25 months

Saturday 14th May
quotequote all
Djtemeka said:
I’d rather cry in a Bentley than a corsa biggrin
But would you rather be happy in a Corsa than cry in a Bentley?

Money can also bring complications. Look at the number of threads we have on here analysing pension and investment strategies. If you have large amounts, some might feel or be pressured by obligations, or even guilt.

You could also fall into the Dan Bilzerian trap of becoming bored and numb because you have bought everything you ever wanted, and now there's nothing left for you to buy. You could argue he's just suffering from a lack of imagination though. He's probably also paranoid about whether people are hanging around with him just because he's rich. Do your friends like you for you, or for your money?

Simpo Two

78,413 posts

242 months

Saturday 14th May
quotequote all
I think contentment is more important. 'Happiness' is unsustainable. And yes, more wealth can bring bigger problems.

Very few people can buy whatever they want - tycoons, oligarchs, Saudi royals - at that level everything is effectively free. If you want a personal jet airliner - just ask your fixer to order one. It's not a life I'd care for.

Derek Chevalier

3,433 posts

150 months

Saturday 14th May
quotequote all
Hang On said:
Yes it does. If you enjoy the freedom to do what you want where and whenever you wish. If you appreciate nice stuff and it makes you smile to surround yourself with it. If you appreciate fine food and fine wines. If your mind, freed up from the stress and clutter that worrying about money brings, can focus on creative and intellectual pursuits and enjoying friends and family. If you get happiness from helping people out and contributing to charity regularly. Yes, money is the driving force behind happiness.

You’d have to be a sad sort to have wealth and not find happiness. And for that sort, even if life is a st sandwich, the more bread you have the less st you have to taste.

Edited by Hang On on Saturday 14th May 09:32
But for me this can be achieved with a decent level of wealth (being "well off" in old terms). Potentially a couple of magnitudes different to genuine FU money which comes with very different challenges.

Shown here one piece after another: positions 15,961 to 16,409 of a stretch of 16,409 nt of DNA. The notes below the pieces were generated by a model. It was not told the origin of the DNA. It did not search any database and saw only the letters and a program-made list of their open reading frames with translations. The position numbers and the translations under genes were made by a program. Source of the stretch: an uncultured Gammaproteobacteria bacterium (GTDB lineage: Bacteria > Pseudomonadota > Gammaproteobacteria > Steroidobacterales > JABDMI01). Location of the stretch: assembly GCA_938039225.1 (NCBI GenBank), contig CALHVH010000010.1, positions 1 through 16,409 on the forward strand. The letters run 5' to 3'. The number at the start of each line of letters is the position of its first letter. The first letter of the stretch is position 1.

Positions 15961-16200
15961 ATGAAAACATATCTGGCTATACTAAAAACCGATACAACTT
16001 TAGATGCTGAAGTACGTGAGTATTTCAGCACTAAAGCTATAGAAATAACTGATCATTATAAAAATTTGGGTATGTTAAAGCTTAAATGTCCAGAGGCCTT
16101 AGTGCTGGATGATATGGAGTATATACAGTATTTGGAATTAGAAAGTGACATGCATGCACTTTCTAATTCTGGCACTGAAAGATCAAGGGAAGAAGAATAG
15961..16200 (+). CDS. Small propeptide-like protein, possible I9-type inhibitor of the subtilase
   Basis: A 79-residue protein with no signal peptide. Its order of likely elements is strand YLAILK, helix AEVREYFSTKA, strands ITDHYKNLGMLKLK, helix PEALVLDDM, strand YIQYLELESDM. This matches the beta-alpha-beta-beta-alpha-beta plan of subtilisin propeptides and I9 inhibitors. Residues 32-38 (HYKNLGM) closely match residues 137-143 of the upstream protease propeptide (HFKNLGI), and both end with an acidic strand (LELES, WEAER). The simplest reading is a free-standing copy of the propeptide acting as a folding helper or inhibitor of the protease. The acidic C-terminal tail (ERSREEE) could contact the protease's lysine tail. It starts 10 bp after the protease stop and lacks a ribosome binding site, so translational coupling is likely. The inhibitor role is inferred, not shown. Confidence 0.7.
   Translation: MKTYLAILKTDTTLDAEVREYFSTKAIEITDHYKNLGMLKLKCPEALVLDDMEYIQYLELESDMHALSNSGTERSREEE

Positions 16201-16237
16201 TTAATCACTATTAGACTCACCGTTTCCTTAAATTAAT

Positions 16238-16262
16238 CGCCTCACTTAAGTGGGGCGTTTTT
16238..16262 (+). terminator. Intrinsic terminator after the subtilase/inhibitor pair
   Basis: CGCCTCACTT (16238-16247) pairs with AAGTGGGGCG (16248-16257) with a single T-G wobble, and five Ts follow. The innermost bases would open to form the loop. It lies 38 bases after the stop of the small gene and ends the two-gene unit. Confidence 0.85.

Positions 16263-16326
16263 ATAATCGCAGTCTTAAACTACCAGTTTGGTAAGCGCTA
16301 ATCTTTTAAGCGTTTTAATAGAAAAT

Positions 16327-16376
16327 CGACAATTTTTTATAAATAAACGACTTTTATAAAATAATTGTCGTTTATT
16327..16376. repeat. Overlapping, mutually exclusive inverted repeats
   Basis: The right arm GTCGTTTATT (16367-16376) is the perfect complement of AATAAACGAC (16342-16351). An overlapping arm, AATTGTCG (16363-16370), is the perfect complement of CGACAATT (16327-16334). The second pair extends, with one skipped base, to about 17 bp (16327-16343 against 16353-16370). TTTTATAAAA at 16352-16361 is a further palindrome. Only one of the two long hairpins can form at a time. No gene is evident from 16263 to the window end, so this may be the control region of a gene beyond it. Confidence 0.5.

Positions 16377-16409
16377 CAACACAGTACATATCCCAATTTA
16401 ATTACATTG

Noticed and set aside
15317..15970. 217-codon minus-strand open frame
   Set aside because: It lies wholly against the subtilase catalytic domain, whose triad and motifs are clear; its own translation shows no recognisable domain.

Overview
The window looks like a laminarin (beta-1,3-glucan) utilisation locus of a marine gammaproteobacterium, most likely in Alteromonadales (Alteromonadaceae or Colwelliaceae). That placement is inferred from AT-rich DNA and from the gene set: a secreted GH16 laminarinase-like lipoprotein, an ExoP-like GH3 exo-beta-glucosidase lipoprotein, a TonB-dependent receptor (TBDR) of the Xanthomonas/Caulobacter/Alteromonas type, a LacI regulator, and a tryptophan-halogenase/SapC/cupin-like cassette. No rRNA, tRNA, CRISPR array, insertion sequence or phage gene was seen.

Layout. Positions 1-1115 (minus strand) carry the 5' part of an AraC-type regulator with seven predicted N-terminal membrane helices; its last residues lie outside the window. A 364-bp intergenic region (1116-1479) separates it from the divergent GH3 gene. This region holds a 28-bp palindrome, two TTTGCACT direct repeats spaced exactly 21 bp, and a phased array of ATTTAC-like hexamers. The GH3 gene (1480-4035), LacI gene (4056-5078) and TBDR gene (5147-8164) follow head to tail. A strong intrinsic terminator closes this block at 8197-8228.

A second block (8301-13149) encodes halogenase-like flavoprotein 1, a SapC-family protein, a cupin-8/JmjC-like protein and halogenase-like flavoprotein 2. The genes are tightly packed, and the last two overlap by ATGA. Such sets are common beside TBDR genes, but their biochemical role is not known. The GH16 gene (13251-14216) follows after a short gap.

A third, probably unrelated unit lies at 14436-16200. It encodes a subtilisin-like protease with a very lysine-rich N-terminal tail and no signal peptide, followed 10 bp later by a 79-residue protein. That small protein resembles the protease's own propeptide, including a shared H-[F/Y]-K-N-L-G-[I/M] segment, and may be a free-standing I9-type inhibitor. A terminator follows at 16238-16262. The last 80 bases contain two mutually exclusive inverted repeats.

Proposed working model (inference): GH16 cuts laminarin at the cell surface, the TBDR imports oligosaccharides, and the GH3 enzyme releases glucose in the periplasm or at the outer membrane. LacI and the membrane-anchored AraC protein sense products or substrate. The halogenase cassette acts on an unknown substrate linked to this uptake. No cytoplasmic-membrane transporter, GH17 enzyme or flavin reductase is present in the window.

NortonES2

130 posts

25 months

Saturday 14th May
quotequote all
As someone once said:-

I've been poor and miserable and also rich and miserable, rich is better.

Muzzer79

6,379 posts

164 months

Saturday 14th May
quotequote all
Hang On said:
Yes it does. If you enjoy the freedom to do what you want where and whenever you wish. If you appreciate nice stuff and it makes you smile to surround yourself with it. If you appreciate fine food and fine wines. If your mind, freed up from the stress and clutter that worrying about money brings, can focus on creative and intellectual pursuits and enjoying friends and family. If you get happiness from helping people out and contributing to charity regularly. Yes, money is the driving force behind happiness.

You’d have to be a sad sort to have wealth and not find happiness. And for that sort, even if life is a st sandwich, the more bread you have the less st you have to taste.

Edited by Hang On on Saturday 14th May 09:32
There’s a lot of ‘ifs’ in your post, so it really should have opened with
“Yes it can” rather than “Yes it does”

Your last paragraph speaks volumes too. Some rich people are “sad sorts” ergo, for them, money cannot buy happiness.

Simpo Two

78,413 posts

242 months

Saturday 14th May
quotequote all
Muzzer79 said:
Your last paragraph speaks volumes too. Some rich people are “sad sorts” ergo, for them, money cannot buy happiness.
And by contrast some of the happiest people I know have very little money. But they have lots of friends and are just basically nice people. The only embuggerance is that when they invite you to a party you have to take your own food and drink because they can't afford to cater for 20 people.